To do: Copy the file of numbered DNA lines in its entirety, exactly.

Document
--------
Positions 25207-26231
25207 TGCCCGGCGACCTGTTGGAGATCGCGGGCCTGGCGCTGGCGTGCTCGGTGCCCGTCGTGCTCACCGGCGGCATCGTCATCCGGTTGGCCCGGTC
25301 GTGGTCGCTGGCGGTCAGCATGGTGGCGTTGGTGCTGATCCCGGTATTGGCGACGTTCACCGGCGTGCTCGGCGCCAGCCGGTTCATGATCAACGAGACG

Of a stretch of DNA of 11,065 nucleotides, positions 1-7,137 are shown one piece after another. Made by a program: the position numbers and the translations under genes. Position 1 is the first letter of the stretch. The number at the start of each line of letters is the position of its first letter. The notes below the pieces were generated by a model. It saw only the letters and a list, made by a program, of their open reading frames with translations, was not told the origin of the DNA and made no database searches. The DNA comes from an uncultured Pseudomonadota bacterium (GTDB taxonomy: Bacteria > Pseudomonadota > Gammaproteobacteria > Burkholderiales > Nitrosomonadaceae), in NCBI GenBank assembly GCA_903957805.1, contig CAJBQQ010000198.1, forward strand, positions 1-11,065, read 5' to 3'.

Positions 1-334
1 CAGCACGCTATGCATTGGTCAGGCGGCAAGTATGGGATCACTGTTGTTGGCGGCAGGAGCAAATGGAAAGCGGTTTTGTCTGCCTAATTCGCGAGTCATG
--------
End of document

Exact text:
Positions 25207-26231
25207 TGCCCGGCGACCTGTTGGAGATCGCGGGCCTGGCGCTGGCGTGCTCGGTGCCCGTCGTGCTCACCGGCGGCATCGTCATCCGGTTGGCCCGGTC
25301 GTGGTCGCTGGCGGTCAGCATGGTGGCGTTGGTGCTGATCCCGGTATTGGCGACGTTCACCGGCGTGCTCGGCGCCAGCCGGTTCATGATCAACGAGACG

Of a stretch of DNA of 11,065 nucleotides, positions 1-7,137 are shown one piece after another. Made by a program: the position numbers and the translations under genes. Position 1 is the first letter of the stretch. The number at the start of each line of letters is the position of its first letter. The notes below the pieces were generated by a model. It saw only the letters and a list, made by a program, of their open reading frames with translations, was not told the origin of the DNA and made no database searches. The DNA comes from an uncultured Pseudomonadota bacterium (GTDB taxonomy: Bacteria > Pseudomonadota > Gammaproteobacteria > Burkholderiales > Nitrosomonadaceae), in NCBI GenBank assembly GCA_903957805.1, contig CAJBQQ010000198.1, forward strand, positions 1-11,065, read 5' to 3'.

Positions 1-334
1 CAGCACGCTATGCATTGGTCAGGCGGCAAGTATGGGATCACTGTTGTTGGCGGCAGGAGCAAATGGAAAGCGGTTTTGTCTGCCTAATTCGCGAGTCATG